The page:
House; Ding Dong, You’re Dead


Hello everyone and welcome to Shots of Horror here where we discuss horror movies through an artistic eye. My name is Trista E. and today we’ll be discussing a film that I had the random pleasure to watch actually for the first time in its entirety: House.

Title: House
Year: 1986
Dir.: Steve Miner
Producer: Sean S. Cunningham
Company: New World Pictures

Starring: William Katt, George Wendt, Richard Moll and Kay Lenz.


House is a 1986 film directed by Steve Miner who also been heavily involved with such projects as Friday the 13th Part II and Part III, Halloween: H20, Lake Placid, Night of the Creeps, Felicity, Dawson’s Creek, Psych, Eureka, and that’s just a small percent of his impressive resume. Sean S. Cunningham produced the film (directing and producing the original Friday the 13th, involved in Jason Goes to Hell: The Final Friday, Jason X, Freddy vs. Jason, Friday the 13th’s 2009 remake, another remake of The Last House on the Left and many other projects).

House has 3 sequels, 2 of which Cunningham was a part of, but we’ll be focusing on the first film.

c_preview (2) The story of House is quite simple: a man who is a veteran of the Vietnam War, struggling with PTSD, inherits a home from his aunt who had…, well went missing and then found dead inside the home. The rest of the film delves into a nosy but nice enough neighbor, marital problems, a child missing and exploring guilt. Combine that with the supernatural, war flashbacks, some very cool monsters and special effects and you have a film that is both fun and quite depressing at some point.

While finding screen captures for this, I came across the title card which I hadn’t paid a lot of attention to initially. The font is very… Art Nouveau inspired. And I can hear the question now, what is Art Nouveau?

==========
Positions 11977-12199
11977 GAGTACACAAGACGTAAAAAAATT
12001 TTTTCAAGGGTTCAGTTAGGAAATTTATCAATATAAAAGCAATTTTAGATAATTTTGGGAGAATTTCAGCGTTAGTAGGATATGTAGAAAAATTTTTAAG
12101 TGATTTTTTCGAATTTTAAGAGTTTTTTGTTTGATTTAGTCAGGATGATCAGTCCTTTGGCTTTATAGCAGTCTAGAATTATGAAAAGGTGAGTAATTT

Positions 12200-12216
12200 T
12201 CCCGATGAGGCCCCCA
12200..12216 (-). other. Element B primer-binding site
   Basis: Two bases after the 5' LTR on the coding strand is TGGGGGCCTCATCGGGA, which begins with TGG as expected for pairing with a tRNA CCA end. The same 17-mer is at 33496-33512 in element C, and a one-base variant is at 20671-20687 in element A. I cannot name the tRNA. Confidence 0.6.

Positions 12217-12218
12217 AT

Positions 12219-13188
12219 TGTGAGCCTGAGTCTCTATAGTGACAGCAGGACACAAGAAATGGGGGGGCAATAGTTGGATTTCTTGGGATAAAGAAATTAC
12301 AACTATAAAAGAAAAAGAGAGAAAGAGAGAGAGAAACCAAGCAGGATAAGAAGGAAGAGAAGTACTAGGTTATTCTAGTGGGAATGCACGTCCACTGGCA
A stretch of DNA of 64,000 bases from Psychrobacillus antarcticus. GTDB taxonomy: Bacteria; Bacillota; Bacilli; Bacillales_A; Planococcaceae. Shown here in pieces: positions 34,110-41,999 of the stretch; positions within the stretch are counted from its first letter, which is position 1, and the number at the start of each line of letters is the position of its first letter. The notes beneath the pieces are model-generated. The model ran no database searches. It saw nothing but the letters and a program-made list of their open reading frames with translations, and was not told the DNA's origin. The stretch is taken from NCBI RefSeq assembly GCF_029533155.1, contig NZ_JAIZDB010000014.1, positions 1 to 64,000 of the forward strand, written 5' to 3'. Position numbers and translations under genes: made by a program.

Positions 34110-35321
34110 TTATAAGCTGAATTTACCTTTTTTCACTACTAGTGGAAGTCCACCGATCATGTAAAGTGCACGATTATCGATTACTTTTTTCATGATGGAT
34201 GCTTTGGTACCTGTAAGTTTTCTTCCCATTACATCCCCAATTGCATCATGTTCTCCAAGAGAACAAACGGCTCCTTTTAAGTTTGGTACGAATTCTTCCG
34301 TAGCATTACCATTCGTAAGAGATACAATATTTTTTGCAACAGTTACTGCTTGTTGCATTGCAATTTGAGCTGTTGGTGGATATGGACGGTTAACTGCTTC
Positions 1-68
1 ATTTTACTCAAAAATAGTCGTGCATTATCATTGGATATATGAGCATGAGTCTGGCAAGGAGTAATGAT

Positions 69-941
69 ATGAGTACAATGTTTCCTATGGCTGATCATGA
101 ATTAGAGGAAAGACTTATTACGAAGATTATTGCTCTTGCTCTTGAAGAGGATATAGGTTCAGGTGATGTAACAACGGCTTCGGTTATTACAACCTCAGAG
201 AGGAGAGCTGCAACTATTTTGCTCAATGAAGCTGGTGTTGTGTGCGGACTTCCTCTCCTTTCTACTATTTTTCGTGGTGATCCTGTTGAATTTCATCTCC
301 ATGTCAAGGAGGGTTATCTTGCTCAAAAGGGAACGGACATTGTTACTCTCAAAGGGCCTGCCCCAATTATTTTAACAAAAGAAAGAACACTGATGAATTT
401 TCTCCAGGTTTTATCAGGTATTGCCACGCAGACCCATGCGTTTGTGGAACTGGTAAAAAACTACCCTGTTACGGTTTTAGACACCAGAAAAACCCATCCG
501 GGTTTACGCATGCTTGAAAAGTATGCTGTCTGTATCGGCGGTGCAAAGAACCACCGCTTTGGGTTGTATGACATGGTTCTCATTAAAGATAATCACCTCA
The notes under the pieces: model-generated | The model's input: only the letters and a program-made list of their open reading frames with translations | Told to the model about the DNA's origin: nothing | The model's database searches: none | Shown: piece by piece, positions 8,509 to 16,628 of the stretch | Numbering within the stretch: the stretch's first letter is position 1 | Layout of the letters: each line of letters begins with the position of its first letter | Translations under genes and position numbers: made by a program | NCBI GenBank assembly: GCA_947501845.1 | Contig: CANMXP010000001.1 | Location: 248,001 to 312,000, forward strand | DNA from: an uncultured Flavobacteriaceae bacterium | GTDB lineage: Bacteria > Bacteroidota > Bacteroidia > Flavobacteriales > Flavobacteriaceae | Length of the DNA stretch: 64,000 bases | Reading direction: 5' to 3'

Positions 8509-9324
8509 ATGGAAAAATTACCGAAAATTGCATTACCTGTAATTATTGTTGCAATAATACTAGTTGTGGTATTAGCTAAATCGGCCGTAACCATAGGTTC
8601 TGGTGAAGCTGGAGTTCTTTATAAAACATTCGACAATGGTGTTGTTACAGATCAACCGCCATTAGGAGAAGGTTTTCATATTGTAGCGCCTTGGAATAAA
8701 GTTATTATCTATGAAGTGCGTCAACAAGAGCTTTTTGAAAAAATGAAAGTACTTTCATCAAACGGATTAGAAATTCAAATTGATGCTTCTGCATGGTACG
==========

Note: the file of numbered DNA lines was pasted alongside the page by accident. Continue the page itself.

According to Wiki through Google, they classify it as: “Art Nouveau is an international style of art, architecture and applied art, especially the decorative arts, that was most popular between 1890 and 1910.” As someone who studied art and has a degree in the fine arts and kept every single art book used for classes, I’ll use a book’s (Modern Art, Hunter, Jacobus, Wheeler) definition: “decorative” “emotional” “curvilinear ornament” and my personal favorite in the paragraph, “push decoration over the borderline into independent abstract art”. Basically if you recognize these very famous works of that movement, that’s Art Nouveau.

*L to R: The Kiss, 1907-08; Gustav Klimt. Salome with the head of John the Baptist, 1893; Aubrey Beardsley. “Job” Cigarettes, 1898; Alphonse Mucha.


Back to the title card. It’s very reminiscent of the movement and also very 70s which ironically was the end point of the Vietnam War (1975) so I think it would all make sense. At least that’s how my brain reworked it.

House, the aesthetic is very… muted, and rightly so. The colors, the monsters, the entire environment is very muted. That’s the one word that I keep coming back to. The various ajblagbscenes within the home, flashback war scenes, it’s very toned down in color. Of course you can see color but it seems that the tone of the film is reflective in the coloring. There’s also a lot of tones and shades of naturally produced colors as well.
You aren’t going to get an obnoxious amount of neon and powerful colors that overwhelm you (a la Suspiria or Vamp, or even Blood and Black Lace) but color takes a backseat and is more of a secondary or third character. c_preview

A mixture of toned down or muted colors, Victorian style house, the star of the movie really is the ongoing plot. I did enjoy the film in its entirety (Up til that point, I’ve only seen the last hour or so, not knowing anything else about the film minus the climax.)  I would suggest watching this film if you are a fan of comedy and horror. It’s not boring, it does lag a bit but it does pick up and it’s fun. It’s not too serious of a film, doesn’t take itself too seriously but I do enjoy the other aspects of the film such as handling guilt, divorce and separation, losing a child, it gives the film some depth.

house3-768x415Technical Info:
Aspect Ratio 1.85 : 1
Camera: Arriflex Cameras and Lenses
Laboratory Technicolor, Hollywood (CA), USA
Negative Format 35 mm
Cinematographic Process Spherical
Printed Film Format 35 mm

One thought on “House; Ding Dong, You’re Dead

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